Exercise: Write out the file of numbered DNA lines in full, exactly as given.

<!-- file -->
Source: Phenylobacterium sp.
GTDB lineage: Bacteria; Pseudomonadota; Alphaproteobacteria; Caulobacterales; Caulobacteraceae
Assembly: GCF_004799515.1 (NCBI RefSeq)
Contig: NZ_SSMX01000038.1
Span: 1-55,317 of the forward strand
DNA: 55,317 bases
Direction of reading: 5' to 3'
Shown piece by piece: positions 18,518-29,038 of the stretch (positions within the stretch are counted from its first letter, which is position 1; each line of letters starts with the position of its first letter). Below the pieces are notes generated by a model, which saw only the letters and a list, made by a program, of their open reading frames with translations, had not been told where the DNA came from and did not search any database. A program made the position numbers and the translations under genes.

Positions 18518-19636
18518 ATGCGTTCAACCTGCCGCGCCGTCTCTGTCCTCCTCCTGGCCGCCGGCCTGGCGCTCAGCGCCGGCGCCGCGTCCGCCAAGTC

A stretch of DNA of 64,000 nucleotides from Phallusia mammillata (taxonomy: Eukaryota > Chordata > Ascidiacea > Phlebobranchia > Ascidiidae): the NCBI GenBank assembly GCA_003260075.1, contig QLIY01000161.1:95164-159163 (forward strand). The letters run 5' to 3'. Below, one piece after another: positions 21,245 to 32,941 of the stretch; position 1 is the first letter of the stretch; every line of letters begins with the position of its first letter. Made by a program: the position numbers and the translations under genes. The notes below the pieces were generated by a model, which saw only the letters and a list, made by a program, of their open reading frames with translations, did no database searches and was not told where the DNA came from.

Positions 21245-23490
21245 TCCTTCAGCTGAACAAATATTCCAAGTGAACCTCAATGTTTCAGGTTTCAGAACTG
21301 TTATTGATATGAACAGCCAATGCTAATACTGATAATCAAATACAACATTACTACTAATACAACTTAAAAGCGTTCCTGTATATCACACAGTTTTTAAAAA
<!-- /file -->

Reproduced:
Source: Phenylobacterium sp.
GTDB lineage: Bacteria; Pseudomonadota; Alphaproteobacteria; Caulobacterales; Caulobacteraceae
Assembly: GCF_004799515.1 (NCBI RefSeq)
Contig: NZ_SSMX01000038.1
Span: 1-55,317 of the forward strand
DNA: 55,317 bases
Direction of reading: 5' to 3'
Shown piece by piece: positions 18,518-29,038 of the stretch (positions within the stretch are counted from its first letter, which is position 1; each line of letters starts with the position of its first letter). Below the pieces are notes generated by a model, which saw only the letters and a list, made by a program, of their open reading frames with translations, had not been told where the DNA came from and did not search any database. A program made the position numbers and the translations under genes.

Positions 18518-19636
18518 ATGCGTTCAACCTGCCGCGCCGTCTCTGTCCTCCTCCTGGCCGCCGGCCTGGCGCTCAGCGCCGGCGCCGCGTCCGCCAAGTC

A stretch of DNA of 64,000 nucleotides from Phallusia mammillata (taxonomy: Eukaryota > Chordata > Ascidiacea > Phlebobranchia > Ascidiidae): the NCBI GenBank assembly GCA_003260075.1, contig QLIY01000161.1:95164-159163 (forward strand). The letters run 5' to 3'. Below, one piece after another: positions 21,245 to 32,941 of the stretch; position 1 is the first letter of the stretch; every line of letters begins with the position of its first letter. Made by a program: the position numbers and the translations under genes. The notes below the pieces were generated by a model, which saw only the letters and a list, made by a program, of their open reading frames with translations, did no database searches and was not told where the DNA came from.

Positions 21245-23490
21245 TCCTTCAGCTGAACAAATATTCCAAGTGAACCTCAATGTTTCAGGTTTCAGAACTG
21301 TTATTGATATGAACAGCCAATGCTAATACTGATAATCAAATACAACATTACTACTAATACAACTTAAAAGCGTTCCTGTATATCACACAGTTTTTAAAAA